We often hear that people who experience image-based abuse (or the non-consensual creation, the non-consensual sharing, and the threat to share intimate images) are negatively impacted by their experiences. What is maybe less often talked about is what these impacts look like and how they vary between each person. This is unsurprising given how little we actually know about real lived experience, particularly in Scotland. For this reason, a doctoral research project from Glasgow Caledonian University, led by Julia Zauner, is currently seeking to speak to adults in Scotland about their experiences and how they may have impacted them. As the first study specifically conducted in Scotland, it will help better understand image-based abuse and inform policy and practice.
Image-based abuse may have serious short or long-term consequences and people who experience it may face negative consequences as a result. For example, someone may have felt distressed, shameful, sad, frightened, lonely, angry, anxious, or depressed. It may have also affected their relationships with other people, such as being unable to maintain relationships or being unable to form new ones. For some, it may also affect their use of technology, such as deleting or pausing social media accounts or being hyper-alert when using the internet. For some, it may have affected their education or their work such, as getting suspended or having to take a leave of absence. It may have also resulted in someone having to invest money towards take-down fees or accessing private support services.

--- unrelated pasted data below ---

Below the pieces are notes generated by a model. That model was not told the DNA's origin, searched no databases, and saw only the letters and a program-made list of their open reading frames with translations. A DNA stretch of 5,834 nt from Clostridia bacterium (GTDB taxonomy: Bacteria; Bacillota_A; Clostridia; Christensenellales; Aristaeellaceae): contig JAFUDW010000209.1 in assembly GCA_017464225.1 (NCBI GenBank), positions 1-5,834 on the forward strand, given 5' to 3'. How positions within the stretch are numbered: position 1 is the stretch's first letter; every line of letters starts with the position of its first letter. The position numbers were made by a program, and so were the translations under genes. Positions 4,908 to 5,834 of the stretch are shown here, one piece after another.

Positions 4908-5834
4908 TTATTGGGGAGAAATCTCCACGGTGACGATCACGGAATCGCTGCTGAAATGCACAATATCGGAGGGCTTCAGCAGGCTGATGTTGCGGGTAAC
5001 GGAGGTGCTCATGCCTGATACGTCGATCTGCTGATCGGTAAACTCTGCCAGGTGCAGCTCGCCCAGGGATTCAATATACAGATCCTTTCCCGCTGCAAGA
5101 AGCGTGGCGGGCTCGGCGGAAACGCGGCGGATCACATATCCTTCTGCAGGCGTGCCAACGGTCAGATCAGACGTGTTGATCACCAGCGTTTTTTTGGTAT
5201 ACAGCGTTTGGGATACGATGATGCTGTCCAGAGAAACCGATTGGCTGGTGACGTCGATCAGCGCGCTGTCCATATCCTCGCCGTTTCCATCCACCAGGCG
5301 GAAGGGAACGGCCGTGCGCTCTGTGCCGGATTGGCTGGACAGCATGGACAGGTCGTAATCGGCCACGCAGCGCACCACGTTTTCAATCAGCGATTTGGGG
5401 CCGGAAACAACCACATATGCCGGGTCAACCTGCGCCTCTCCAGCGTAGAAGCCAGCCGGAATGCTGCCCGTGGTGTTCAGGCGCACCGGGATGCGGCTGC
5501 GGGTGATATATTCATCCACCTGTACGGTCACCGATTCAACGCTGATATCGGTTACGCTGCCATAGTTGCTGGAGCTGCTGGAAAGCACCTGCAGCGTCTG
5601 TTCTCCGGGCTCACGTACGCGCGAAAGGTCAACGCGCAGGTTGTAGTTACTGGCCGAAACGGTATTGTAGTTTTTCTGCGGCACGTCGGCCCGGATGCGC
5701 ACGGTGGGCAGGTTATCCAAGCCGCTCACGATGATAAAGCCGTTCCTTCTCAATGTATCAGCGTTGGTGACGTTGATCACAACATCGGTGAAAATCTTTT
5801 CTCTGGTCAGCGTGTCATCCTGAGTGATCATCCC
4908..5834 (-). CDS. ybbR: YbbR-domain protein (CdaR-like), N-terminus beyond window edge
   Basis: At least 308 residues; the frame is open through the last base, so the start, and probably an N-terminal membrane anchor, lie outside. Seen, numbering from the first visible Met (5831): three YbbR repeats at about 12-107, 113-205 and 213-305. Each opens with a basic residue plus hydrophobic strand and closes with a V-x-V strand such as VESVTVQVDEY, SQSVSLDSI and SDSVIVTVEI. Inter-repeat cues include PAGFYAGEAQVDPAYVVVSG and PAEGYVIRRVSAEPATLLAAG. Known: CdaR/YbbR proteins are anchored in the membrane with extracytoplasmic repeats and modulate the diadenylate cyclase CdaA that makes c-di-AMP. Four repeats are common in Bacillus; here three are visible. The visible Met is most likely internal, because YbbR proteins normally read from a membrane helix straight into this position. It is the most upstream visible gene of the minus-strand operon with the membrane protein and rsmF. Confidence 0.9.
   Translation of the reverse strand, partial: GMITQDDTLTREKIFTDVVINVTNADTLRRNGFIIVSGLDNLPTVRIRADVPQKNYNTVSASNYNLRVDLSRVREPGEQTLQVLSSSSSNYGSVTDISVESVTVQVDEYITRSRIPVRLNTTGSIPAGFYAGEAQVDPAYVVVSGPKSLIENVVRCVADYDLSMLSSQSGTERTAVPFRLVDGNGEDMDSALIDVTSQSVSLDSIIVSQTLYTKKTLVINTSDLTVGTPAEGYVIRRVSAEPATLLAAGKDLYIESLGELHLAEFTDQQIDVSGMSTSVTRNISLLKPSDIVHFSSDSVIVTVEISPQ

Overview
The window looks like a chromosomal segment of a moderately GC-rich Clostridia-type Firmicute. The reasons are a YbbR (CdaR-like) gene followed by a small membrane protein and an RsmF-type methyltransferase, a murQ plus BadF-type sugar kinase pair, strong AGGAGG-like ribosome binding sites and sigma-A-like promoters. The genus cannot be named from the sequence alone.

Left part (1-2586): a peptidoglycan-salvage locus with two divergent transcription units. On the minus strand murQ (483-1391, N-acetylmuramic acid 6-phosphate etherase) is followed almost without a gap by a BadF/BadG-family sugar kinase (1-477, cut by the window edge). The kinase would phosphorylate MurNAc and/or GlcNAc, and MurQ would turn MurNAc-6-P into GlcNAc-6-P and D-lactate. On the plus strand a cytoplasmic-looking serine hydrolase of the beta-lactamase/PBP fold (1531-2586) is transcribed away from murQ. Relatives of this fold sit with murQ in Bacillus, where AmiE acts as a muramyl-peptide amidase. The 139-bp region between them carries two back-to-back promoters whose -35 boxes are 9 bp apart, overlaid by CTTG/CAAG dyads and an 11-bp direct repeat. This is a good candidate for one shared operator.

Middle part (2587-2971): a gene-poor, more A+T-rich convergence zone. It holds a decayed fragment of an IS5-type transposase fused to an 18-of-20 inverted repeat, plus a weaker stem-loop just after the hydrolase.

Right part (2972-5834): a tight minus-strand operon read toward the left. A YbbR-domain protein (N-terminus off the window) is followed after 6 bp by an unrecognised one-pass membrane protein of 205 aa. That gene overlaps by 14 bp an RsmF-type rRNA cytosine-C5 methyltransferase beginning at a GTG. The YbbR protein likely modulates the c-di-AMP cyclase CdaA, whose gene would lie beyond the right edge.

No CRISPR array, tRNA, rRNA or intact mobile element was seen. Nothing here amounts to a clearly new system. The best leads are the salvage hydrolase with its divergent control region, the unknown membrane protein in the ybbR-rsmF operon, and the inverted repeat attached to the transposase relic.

Some may feel fine some days but overwhelmed about their experience on other days. For some, consequences are experienced for a short time and for others a long time, and some experience these consequences continuously. For others, they may experience none of these consequences and it does not affect them in a negative way. Regardless of how someone is impacted or how someone feels or reacts to such a situation, these are all valid experiences and valid responses, and it is important to have these stories heard. This doctoral research aims to shine a light on the actual lived experience of image-based abuse by centring the voices of those affected by it. In turn, this will help create more appropriate awareness and resources for those affected in the future.
The doctoral research project at Glasgow Caledonian University is still underway and those who have experienced image-based abuse in Scotland in the past 3 years as adults are invited to share their story in a safe space through confidential, anonymous, and voluntary one-on-one interviews (held in-person or virtually with cameras on or off). This research has received full ethical approval from the Glasgow School for Business and Society at Glasgow Caledonian University. More information about the study can be found on the project website or by getting in touch with the lead researcher Julia directly on social media or by emailing email@example.com.